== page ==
Video Search Race Turns to Content Partners

 
 
By Matthew Hicks  |  Posted 2005-05-06
 
 
 

Video Search Race Turns to Content Partners


In their attempts to make the content of digital video and television searchable, search engines are increasingly racing to form partnerships with content providers and to bolster their indexes of video content.

Yahoo Inc. joined the partnership race on Thursday as it made its video search engine generally available. The company announced a series of partnership with networks and movie studios such as Buena Vista Pictures, CBS News, MTV and Discovery Communications to feed video information to its index.

Meanwhile, search startup Blinkx Inc. on Monday will announce its ninth video partnership, this time with New York-based Transmission Films, an on-demand video service for independent films. Blinkx runs a video search service called blinkx.tv, which is based on its own transcriptions of videos.

And while not announcing specific partner deals, Google Inc. earlier this week did expand the number of channels being included in its video-search service. Google added 12 channels, including the Discovery Channel, TLC, Animal Planet, Travel Channel and CNN.

All the moves point to a heightened race to collect and organize video, whether it is already on the Web or still traveling the airwaves.

"The way that this market is evolving, because the significant video is not all on the Web, is that one of the early success points will be who gets what relationships," said Allen Weiner, a research director at Gartner Inc.

Click here to read more about search engines turning their attention to video.

So far with its partnerships, Yahoo is accessing video that is already publicly available on the Web and has not formed exclusive search relationships, said Jeff Karnes, Yahoos director of media search.

One exception is with video coming from the Yahoo network of sites, where Yahoo has formed some exclusive relationships with such television producers as Mark Burnett Productions, which is behind the reality shows "The Apprentice" and "The Contender."

By working with the content providers, Yahoo is able to have video fed to its index and give the providers options about what thumbnail still-frame image would appear in search results, Karnes said

"The partnerships are important to us for our overall strategy of building a comprehensive index so that we become the place to go for video search on the Web," Karnes said.

Along with content partnerships, Yahoo increased the size of its video index by crawling the Web and tweaked its algorithms to improve relevancy as part of moving Yahoo Video out of beta. Karnes declined to give details about the size of the Yahoo Video index.

Yahoos partnering strategy is extending beyond major networks. The Sunnyvale, Calif., company said it is working with online companies such as Internet Broadcasting Systems Inc., iFilm Corp., the One Network Inc. and Stupid Videos. It also is indexing video from the nonprofit Internet Archive.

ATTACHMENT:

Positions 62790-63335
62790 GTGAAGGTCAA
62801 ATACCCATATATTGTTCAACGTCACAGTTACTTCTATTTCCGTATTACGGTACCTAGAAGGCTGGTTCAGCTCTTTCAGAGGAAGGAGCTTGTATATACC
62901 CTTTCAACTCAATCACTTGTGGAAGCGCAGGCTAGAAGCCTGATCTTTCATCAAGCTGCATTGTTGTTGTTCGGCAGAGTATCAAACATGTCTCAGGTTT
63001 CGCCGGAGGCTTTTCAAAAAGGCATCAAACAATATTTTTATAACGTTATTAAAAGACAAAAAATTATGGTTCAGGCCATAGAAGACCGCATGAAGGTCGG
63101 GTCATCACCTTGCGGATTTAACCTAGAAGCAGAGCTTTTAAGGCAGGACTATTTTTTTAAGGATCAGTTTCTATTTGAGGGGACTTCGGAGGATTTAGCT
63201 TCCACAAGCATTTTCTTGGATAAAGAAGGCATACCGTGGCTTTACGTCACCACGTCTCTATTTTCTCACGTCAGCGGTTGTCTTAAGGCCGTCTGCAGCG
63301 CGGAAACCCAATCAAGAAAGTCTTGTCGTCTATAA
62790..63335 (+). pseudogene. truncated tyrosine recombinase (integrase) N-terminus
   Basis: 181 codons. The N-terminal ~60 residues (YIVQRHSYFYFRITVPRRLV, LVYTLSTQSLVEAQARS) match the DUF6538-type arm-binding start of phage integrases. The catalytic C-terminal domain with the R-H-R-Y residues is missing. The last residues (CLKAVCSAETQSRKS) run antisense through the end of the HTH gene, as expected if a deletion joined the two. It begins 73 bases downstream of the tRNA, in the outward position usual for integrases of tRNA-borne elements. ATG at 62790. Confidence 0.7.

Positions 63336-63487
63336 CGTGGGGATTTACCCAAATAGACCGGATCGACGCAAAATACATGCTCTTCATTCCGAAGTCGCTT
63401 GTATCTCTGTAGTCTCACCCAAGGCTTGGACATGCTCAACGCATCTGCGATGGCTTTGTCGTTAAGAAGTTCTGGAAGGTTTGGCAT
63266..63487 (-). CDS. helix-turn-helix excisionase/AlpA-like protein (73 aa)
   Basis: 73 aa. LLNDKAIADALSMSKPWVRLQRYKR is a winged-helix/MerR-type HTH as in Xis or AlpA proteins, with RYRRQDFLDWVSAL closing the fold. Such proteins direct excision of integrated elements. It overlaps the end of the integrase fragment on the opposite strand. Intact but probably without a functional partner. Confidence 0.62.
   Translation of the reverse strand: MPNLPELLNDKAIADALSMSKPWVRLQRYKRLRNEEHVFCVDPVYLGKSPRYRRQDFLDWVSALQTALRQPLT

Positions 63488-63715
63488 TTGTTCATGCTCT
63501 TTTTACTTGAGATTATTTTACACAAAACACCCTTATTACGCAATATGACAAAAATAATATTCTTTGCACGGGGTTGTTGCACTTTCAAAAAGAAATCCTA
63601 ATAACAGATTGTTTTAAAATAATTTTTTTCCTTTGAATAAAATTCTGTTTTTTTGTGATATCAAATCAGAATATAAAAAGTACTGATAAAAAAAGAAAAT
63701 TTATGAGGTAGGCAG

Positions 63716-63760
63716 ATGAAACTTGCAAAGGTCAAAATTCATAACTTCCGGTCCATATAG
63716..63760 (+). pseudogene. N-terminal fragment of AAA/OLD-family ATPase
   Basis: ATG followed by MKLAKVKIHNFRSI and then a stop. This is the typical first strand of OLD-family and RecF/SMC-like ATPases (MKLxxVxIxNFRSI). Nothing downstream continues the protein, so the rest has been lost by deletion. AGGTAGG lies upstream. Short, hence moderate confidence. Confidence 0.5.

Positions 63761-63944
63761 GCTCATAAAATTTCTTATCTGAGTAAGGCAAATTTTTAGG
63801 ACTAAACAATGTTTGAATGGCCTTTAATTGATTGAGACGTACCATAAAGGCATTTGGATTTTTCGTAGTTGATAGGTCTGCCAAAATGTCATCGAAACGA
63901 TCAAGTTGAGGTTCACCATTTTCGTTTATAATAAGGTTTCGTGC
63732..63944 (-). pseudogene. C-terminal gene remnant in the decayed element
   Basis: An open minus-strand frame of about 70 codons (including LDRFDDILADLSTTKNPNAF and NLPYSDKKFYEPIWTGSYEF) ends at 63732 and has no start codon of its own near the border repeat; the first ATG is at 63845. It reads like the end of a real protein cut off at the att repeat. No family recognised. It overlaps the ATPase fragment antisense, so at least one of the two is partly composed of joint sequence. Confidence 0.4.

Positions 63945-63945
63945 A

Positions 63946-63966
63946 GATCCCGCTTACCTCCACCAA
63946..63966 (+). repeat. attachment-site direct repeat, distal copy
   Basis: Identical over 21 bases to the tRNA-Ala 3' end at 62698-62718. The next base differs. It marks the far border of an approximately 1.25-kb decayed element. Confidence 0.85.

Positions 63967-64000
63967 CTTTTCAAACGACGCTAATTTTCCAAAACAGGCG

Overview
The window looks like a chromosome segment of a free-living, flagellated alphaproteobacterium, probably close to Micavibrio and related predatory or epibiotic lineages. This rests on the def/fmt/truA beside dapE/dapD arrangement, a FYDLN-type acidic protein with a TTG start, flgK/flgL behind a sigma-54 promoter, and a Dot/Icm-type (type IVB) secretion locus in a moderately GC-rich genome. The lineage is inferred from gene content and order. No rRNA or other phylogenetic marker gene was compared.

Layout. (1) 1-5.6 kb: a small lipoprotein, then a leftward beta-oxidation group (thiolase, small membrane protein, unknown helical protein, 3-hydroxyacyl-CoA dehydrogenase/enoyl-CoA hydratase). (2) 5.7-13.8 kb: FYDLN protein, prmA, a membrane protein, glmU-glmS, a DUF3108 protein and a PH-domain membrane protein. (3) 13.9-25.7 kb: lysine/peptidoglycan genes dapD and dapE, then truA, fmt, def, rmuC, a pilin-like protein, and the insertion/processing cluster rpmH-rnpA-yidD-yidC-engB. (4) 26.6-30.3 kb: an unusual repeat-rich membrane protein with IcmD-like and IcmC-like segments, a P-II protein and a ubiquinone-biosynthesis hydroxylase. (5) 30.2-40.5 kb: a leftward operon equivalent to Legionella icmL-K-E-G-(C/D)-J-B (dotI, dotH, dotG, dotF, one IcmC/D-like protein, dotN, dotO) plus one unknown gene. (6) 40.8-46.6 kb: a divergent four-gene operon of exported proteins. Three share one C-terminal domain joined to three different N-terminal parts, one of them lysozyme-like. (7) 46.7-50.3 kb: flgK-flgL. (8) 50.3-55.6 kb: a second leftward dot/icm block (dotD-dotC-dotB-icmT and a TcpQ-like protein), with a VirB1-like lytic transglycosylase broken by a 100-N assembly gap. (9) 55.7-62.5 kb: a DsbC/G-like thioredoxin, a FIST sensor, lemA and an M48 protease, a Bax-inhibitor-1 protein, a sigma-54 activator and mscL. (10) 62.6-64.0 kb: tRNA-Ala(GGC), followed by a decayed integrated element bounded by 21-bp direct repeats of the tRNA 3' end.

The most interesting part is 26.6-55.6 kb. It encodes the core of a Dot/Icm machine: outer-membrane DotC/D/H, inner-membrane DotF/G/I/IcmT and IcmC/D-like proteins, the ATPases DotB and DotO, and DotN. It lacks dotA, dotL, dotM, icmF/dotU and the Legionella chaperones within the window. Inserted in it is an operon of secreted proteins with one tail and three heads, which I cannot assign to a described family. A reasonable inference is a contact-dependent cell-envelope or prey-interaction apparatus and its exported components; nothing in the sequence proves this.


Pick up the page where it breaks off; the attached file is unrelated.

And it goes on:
Next page: Pursuing premium content.

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San Francisco-based Blinkx has pursued partners partly as a way to get access to television programs and video that may be premium Web content or not currently available online, said Blinkx co-founder and Chief Technology Officer Suranga Chandratillake.

Its content deals include deals with Reuters and Fox. Blinkx also has tapped into on-demand video on the Web. Along with its planned deal with Transmission Films, it already has a partnership with Movielink LLC, which makes movies from major studios available for download.

"For all the content thats available on the Web for free, there is a lot more content that isnt available on the Web for free," Chandratillake said. "Its one thing to build search for NPR stories for the last month, but its something else to search for any television program broadcast in the United States."

Google, so far, has taken a different approach by recording broadcasts of television programs to power its video search engine. When Google Video went into a beta test earlier this year, it allowed users to search the programming information and closed-captioning data from broadcasters.

Google has not provided video playback or links to video that is available on the Web. The Mountain View, Calif., company, though, has started to collect digital video for a future video-search effort. It launched the submission program last month as a way for both individuals and larger video producers to provide their video files.

Collecting and indexing video is an important step for the search engines to take before television and video content can become more broadly accessible on the Web, Weiner said.

"This is the less glamorous part of the business," Weiner said. "Its the mechanics part of the business, but its the part that needs to work to enable the next step of monetization."

For now, the business models behind video search remain in flux, especially as the search engines contend with the complex copyright and royalty issues involved in video from traditional broadcasting.

Neither Yahoo nor Google has offered many details about how it plans to make money from its video search offering, though both companies run the Webs largest programs for sponsored listings that presumably could be extended to Web search results.

Blinkx, for its part, does receive a revenue share as part of some of its agreements with content providers when users pay to watch premium video content online, Chandratillake said.

Editors Note: This story was updated to clarify incorrect information provided to Ziff Davis Internet about Blinkxs video partnerships.

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